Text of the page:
Making Every Community A Bully-Free Community

Did you know that one out of seven school-age children is either a bully or a victim of bullying? And that an estimated 160,000 children miss school every day for fear of intimidation or attack? Bullies are everywhere, on the playground, in the classroom, at the workplace and, more and more often, online.  In 2009, a group of Middlesex County business owners decided to do something about it, and working through the Community Foundation of Middlesex County, established the Council of Business Partners Fund to underwrite the development of the school-based “No Bully Zone” program with the help of Rushford, a Hartford Healthcare Partner.

The curriculum emphasizes student peer-to-peer training and empowerment, and offers a “train the trainer” component for teachers.  To date, the partnership has implemented the program, in Keigwin Middle and Woodrow Wilson Middle schools in Middletown; in the Haddam-Killingworth school district; in Oddfellows Playhouse and Ivoryton Playhouse projects; The Country School; and in conjunction with The First Tee of Connecticut youth programs.  It has also been adapted for school bus travel on buses operated by M&J Bus and will be implemented this year in the East Hampton school system with support from the Shulman Family Fund and the East Hampton Rotary Club.

Last October, in conjunction with National Bullying Prevention Month, the CFMC Council of Business Partners launched the ongoing Campaign for Bully-Free Communities in an effort to rally every Middlesex County resident, business owner, municipality, school district, library and other community organization to pledge to stand together against bullying and all mean-spirited behavior.  To expand the campaign’s reach and impact, the Council joined forces with the Connecticut Association of Schools, EMPOWER Leadership Sports, The First Tee of Connecticut, LiveKind, Rushford, A Hartford Healthcare Partner, iCRV Radio, former NBA and UCONN basketball player Donny Marshall, and Elizabeth Shulman (LMFT).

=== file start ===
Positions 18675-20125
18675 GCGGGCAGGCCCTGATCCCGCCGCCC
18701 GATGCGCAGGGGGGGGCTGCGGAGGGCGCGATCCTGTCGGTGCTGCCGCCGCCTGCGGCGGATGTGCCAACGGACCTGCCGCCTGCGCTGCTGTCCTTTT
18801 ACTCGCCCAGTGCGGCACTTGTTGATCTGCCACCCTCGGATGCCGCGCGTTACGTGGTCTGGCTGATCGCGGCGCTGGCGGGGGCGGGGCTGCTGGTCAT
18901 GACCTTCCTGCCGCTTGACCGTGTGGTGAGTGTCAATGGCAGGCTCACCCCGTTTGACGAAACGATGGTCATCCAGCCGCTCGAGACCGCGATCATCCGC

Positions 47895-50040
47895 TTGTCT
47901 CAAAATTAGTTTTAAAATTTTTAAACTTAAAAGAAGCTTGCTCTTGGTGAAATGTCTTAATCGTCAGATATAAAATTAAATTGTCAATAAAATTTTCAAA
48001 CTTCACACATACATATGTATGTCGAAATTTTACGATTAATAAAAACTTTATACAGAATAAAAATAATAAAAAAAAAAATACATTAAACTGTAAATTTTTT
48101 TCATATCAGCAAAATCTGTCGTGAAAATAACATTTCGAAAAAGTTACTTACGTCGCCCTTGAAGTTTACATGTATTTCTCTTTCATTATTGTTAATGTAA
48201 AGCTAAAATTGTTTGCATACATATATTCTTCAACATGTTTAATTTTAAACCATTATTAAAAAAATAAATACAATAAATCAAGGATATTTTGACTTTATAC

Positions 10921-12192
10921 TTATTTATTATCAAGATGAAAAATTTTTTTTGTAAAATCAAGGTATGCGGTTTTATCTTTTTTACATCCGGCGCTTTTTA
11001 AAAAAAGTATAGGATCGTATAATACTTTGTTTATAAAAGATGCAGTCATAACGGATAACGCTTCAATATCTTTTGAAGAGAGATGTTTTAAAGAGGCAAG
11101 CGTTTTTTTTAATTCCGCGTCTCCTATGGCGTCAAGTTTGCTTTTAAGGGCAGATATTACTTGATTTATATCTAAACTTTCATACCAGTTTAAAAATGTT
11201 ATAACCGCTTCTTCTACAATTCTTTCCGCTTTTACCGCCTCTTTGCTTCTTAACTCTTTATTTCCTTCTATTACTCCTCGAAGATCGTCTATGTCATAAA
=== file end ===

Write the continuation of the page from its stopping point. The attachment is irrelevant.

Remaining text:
The community’s response has exceeded expectations.  Five hundred pledges have been signed and close to 7500 students, educators, school bus drivers, and parents have participated in prevention training and programs.  So much good is being done by our schools, our businesses, and our civic leaders that it needs to be recognized as an example of how great things can happen when we all work together.  Our plan to do so includes the presentation of the Bully-Free Communities Spotlight Award, to be given to a school or organization that has implemented a program or has supported a positive and safe learning environment.  The first award will be presented at the second annual Rally for Bully-Free Communities, happening on October 21, Unity Day, at EMPOWER Sports Leadership and Adventure Center in Middletown.  All are invited to attend with free bus transportation being provided for middle school and high school students in each of the 15 Middlesex County towns.

It is up to each and every one of us to put an end to negative behavior by learning more about the issues and the resources available for empowering individuals and preventing destructive choices. We want kids to know that “we’ve got their back” by providing them with real and useful tools to stand together and to stand up for one another.  Our goal is to truly make a difference in their lives and throughout our communities.  For more information on the Campaign for Bully-Free Communities or the Bully-Free Communities Spotlight Award, call the Community Foundation at 860-347-0025 or go to bullyfree.middlesexcountycf.org.

 

This article was previously published in October, 2015,  in both the Valley Courier and the Harbor News.

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